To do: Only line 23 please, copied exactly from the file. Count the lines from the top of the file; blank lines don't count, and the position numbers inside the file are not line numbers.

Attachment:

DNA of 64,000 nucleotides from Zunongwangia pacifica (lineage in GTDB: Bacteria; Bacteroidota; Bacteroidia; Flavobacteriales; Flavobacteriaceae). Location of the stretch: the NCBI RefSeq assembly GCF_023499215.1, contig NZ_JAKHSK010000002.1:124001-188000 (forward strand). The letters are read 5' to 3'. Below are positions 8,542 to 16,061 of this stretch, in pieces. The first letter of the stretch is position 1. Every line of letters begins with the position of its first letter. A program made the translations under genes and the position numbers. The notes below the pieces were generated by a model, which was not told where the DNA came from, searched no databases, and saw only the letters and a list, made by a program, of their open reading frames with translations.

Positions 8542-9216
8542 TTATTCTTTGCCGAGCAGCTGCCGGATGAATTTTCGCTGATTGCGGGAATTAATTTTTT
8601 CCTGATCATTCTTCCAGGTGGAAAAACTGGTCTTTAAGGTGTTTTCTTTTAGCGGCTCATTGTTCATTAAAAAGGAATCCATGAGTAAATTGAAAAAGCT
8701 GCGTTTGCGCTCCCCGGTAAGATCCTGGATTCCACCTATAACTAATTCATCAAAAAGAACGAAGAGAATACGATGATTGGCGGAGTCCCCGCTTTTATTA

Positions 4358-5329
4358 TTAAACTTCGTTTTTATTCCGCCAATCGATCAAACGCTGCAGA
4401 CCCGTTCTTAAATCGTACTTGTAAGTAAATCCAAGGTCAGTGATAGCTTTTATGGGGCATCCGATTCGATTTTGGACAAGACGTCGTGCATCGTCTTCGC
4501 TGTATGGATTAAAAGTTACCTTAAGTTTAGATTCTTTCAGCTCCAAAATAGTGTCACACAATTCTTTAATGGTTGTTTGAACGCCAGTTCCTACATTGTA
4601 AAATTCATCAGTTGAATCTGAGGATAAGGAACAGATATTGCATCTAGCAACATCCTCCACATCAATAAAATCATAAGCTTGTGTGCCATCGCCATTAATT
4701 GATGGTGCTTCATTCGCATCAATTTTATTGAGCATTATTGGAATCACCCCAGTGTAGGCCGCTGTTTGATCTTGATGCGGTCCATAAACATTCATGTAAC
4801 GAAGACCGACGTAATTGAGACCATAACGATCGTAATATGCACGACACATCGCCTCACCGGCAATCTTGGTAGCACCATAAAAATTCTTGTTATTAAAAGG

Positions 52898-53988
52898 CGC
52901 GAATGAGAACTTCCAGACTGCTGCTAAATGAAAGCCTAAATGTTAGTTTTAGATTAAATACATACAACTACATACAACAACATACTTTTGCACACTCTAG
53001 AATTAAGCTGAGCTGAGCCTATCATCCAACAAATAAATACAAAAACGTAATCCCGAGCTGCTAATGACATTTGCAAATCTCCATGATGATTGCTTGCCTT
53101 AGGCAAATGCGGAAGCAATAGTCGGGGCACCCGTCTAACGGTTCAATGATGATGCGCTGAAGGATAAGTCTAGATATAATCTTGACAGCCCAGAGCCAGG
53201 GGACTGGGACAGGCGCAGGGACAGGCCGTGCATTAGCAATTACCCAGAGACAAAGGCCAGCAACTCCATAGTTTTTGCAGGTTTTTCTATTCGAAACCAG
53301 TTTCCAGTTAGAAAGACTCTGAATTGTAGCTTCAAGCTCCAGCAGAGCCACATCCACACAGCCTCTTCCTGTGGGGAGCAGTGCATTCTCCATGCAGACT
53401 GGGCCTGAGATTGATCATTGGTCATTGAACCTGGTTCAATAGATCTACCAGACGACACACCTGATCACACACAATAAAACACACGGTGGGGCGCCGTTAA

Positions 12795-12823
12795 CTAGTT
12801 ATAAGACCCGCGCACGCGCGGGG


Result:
12801 ATAAGACCCGCGCACGCGCGGGG